Tinder, the app that revolutionized online dating, is going against its biggest rival in a new lawsuit filed on March 16, 2018.
Tinder’s parent company, Match Group, LLC (Match), is suing competitor app Bumble in Texas district court for patent infringement and stealing trade secrets. Yet this may be more than just your average patent lawsuit—some posit that it is the latest unconventional move by Match in an ongoing effort to acquire Bumble.
Match, which holds an impressive portfolio of several major dating services and over 23 million registered users, first made an offer to acquire Bumble in August 2017 for $450 million. Bumble turned down the offer amid reports that its actual valuation was closer to $1 billion. However, Recode recently reported that Match is still interested in acquiring Bumble, signaling that this lawsuit may really be a hostile bargaining chip in attempts to force Bumble to agree to the sale.
Moreover, a complicated history exists between the two dating apps. Bumble founder Whitney Wolfe Herd previously co-founded Tinder before suing the company in June 2014 for sexual harassment. In her suit, Herd alleged that her ex-boss and then-CMO at Tinder, Justin Mateen, robbed her of her co-founder title because he said that having a young female co-founder would “make the company seem like a joke.” Though the suit was eventually settled out of court for approximately $1 million, it did not include a non-compete clause. Herd soon went on to found Bumble, her own competitor dating app, geared primarily toward female users.
Herd’s new app immediately took off with the help of 79% shareowner Andrey Andreev, founder of Badoo, the world’s largest online dating network. Using Andreev’s expertise and Badoo’s infrastructure, Bumble launched in December 2014 with rapid success. The app garnered over 100,000 users in its first month alone. Herd then brought in two former Tinder executives, Sarah Mick and Chris Gulczynski, to design Bumble’s interface and back end.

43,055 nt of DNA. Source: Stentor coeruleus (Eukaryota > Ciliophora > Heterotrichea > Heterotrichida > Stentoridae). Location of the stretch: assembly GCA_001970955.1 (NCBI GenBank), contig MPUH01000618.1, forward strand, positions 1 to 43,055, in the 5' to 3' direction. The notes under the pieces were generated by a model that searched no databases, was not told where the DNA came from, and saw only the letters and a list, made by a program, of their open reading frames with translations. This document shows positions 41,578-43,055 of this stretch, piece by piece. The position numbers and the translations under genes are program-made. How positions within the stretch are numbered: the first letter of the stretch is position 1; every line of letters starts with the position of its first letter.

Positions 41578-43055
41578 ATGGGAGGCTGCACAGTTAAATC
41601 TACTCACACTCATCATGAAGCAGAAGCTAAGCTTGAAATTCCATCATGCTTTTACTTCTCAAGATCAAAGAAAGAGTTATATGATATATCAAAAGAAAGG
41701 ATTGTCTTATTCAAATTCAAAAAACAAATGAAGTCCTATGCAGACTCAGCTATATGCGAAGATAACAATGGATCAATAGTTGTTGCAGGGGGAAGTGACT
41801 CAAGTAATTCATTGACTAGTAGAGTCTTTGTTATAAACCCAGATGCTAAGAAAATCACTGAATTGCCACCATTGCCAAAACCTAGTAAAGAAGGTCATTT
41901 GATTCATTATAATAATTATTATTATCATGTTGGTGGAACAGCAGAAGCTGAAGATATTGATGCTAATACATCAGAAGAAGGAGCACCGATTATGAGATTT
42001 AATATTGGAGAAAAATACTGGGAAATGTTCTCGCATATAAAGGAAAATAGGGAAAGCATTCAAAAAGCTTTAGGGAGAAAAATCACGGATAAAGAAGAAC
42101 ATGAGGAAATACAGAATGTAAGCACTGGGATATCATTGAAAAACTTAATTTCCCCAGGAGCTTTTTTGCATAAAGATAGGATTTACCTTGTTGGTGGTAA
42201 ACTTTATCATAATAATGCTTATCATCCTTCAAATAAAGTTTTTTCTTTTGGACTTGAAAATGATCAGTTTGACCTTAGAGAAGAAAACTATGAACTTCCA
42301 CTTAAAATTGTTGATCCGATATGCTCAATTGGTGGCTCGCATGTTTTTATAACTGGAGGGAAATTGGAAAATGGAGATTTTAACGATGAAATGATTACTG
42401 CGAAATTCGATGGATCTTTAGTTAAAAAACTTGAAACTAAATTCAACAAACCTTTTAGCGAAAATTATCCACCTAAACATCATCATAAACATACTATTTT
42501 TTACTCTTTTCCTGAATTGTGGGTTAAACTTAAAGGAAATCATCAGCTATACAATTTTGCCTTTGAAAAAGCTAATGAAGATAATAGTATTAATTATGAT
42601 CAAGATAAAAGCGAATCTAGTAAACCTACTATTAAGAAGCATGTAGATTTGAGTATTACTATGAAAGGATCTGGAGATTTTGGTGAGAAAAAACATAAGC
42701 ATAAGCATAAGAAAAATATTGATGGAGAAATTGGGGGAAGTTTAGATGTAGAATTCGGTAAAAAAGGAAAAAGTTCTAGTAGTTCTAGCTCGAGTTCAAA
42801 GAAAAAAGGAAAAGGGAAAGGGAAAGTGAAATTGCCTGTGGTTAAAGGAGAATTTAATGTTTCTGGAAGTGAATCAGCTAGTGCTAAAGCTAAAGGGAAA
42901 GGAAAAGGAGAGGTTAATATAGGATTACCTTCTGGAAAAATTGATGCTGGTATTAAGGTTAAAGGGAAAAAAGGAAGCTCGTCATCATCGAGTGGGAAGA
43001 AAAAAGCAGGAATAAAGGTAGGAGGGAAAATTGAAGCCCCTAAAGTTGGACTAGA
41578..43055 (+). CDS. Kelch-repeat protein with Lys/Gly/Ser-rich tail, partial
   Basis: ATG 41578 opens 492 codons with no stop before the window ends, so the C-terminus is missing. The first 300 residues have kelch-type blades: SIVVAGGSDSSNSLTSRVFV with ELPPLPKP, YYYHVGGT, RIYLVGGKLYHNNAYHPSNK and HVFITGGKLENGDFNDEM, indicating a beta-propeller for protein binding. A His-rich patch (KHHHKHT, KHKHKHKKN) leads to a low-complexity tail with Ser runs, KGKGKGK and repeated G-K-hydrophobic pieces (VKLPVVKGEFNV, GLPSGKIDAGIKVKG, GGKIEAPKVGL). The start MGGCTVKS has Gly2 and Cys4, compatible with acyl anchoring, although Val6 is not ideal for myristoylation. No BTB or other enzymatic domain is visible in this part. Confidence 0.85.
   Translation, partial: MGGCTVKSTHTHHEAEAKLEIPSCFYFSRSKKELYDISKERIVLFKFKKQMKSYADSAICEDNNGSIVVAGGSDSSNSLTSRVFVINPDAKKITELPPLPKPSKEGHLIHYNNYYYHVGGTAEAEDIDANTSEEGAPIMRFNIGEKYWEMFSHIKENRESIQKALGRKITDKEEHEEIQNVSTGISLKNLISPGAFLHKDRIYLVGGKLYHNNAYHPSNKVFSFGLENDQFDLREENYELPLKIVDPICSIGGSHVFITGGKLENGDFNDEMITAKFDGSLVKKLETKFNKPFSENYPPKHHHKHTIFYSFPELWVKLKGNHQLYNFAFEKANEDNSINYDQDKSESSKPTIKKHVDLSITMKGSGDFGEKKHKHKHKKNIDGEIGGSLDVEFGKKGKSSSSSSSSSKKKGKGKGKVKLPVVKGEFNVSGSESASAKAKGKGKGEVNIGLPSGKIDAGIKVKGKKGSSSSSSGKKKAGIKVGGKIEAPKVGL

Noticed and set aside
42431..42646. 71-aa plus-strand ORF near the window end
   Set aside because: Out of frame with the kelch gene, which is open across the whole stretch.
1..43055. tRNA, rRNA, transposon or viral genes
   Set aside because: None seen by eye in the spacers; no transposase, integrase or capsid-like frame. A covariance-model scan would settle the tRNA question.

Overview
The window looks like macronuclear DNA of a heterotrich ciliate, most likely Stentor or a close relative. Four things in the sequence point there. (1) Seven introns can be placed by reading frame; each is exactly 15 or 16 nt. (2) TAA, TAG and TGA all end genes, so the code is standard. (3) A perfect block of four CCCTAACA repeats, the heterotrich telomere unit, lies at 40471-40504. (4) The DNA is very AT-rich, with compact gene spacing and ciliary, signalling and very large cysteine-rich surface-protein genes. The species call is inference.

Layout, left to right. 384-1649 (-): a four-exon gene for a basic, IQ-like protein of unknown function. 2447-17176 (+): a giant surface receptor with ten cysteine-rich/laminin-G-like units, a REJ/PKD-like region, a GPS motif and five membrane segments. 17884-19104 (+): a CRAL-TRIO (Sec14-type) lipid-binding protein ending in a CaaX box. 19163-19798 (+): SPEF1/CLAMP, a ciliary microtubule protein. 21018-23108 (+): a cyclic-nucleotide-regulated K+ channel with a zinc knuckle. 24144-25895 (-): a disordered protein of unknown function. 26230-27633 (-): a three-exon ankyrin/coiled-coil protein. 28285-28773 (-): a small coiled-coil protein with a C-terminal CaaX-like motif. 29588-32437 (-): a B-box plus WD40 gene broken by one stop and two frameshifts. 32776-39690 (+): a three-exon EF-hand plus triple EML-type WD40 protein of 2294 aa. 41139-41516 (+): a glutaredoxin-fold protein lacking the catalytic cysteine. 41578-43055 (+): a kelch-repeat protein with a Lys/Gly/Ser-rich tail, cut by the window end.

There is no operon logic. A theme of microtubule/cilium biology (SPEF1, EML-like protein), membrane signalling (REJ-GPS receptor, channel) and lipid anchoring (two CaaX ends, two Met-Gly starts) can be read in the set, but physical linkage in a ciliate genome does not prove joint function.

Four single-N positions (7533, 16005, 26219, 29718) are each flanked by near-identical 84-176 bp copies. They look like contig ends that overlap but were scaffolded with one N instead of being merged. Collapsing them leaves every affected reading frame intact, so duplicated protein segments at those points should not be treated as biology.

Though Mick and Gulczynski have since left Bumble to launch their own agency, their involvement is another central issue to Match’s lawsuit. Match claims that the two executives stole “confidential information related to proposed Tinder features,” including the potential “undo” function that allows users to regenerate a match if they accidentally skip it. Match contends that Mick and Gulczynski were under confidentiality agreements, and therefore used trade secrets while knowing (or having reason to know) they were acquired by improper means.
In its 45-page complaint, Match requests an injunction against use of its patent rights, extensive damages, and a jury trial as to all issues. However, it is still unknown whether this suit is truly motivated by patent violations or just leverage for Match to persuade Bumble to accept its buyout offer. Only time will tell if this is the final push Bumble needs to join the Match portfolio.